Why spend the money to build a brand new Walgreens from the ground up, only to leave it empty and closed?

That's what neighbors in South Natomas are wondering.

"What in the hell are you doing? Like, who dropped the ball on this?" said neighbor James Armendariz with a bewildered chuckle, standing outside the unopened Walgreens Friday evening.

A peek inside the would-be store at 1630 West El Camino Avenue shows baskets and check-out kiosks ready go, as well as barren shelves.

"We saw everything get put in, from the bottom up, and we thought it was going to happen," said Armendariz, who frequents the adjacent Cheers Sports Bar and has watched the store's progress recalled. "Then when everything was being moved in, for whatever reason, they decided it's not happening and they moved everything right out. Put up the black plastic. Show over."

Armendariz, like many who live nearby, wonders what went wrong. The Walgreens signs are covered with black plastic and check-out lanes will remain customerless.

Walgreens spokesperson Emily Mekstan confirmed to ABC10 Friday evening "that we made a difficult decision not to open the store. That is the only info I have at this time."

The decision leaves Armendariz not only bewildered but also bummed

"Walgreens is great," he said. "Any time they're next to CVS you get competitive discounts, and competition breeds success, right? It's just good for people in the neighborhood."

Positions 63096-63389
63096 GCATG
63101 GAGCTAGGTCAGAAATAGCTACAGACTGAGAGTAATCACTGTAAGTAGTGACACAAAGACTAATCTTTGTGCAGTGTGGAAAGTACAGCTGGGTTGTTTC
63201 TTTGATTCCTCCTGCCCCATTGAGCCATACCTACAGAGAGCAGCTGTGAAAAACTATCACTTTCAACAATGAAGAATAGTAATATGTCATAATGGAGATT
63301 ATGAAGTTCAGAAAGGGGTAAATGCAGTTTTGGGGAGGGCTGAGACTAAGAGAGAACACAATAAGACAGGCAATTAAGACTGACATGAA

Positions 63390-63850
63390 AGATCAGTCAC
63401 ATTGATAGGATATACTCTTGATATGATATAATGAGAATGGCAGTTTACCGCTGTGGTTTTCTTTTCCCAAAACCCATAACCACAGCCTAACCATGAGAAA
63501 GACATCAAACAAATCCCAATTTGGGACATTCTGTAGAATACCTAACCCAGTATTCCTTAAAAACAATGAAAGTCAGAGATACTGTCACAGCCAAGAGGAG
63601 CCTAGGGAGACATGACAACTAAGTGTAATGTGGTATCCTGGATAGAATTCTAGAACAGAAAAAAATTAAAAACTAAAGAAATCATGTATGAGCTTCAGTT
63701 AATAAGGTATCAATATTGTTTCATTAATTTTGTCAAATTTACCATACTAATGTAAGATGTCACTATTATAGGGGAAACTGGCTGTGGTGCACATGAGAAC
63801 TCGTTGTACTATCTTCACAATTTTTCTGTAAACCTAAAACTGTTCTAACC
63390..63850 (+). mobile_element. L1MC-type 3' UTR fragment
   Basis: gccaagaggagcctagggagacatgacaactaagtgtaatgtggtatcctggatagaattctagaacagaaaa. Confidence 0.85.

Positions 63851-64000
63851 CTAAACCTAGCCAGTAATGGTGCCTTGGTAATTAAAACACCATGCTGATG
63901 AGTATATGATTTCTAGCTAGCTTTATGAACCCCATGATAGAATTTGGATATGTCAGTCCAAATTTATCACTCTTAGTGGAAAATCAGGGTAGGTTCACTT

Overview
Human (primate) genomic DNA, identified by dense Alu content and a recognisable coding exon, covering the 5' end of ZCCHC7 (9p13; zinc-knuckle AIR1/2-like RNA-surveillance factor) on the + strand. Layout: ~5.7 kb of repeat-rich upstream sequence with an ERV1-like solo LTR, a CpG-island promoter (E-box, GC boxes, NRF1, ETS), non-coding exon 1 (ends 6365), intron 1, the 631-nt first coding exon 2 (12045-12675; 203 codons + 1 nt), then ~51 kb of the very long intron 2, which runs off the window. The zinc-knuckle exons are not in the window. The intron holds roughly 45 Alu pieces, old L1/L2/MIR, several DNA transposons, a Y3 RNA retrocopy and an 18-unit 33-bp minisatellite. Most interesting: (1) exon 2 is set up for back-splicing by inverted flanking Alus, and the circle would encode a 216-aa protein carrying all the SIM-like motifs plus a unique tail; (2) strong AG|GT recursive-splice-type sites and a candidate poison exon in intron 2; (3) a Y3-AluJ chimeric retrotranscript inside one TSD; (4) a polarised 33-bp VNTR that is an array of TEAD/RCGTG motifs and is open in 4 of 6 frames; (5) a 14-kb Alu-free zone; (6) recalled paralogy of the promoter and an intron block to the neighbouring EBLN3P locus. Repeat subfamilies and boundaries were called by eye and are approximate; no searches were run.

For now, the catty-corner CVS will remain the intersection's reigning convenience store king.

"If you're going to build a spot," Armendariz said, "I'm going to understand the neighborhood and the layout before you ever get to this point."

He shakes his head imagining how much money was spent on tearing down the empty storefronts that stood there before, building a Walgreens from the ground up, bringing in product and then promptly stripping the store before even opening it.

"That makes zero sense," he said.

Councilmember Jeff Harris, who represents this area, told ABC10, "this is a blow to the community,' since it's not good to have an empty building.

He said he hopes that someday, something can be in this store, whether it's a Walgreens or something else. He also said he plans on pressing Walgreens next week as to why it made that decision.

Harris said the company's decision took all Sacramento stakeholders by surprise, including the developer working with Walgreens and shopping center owner.

"This is quite a shock," Harris said. "I feel bad this happened."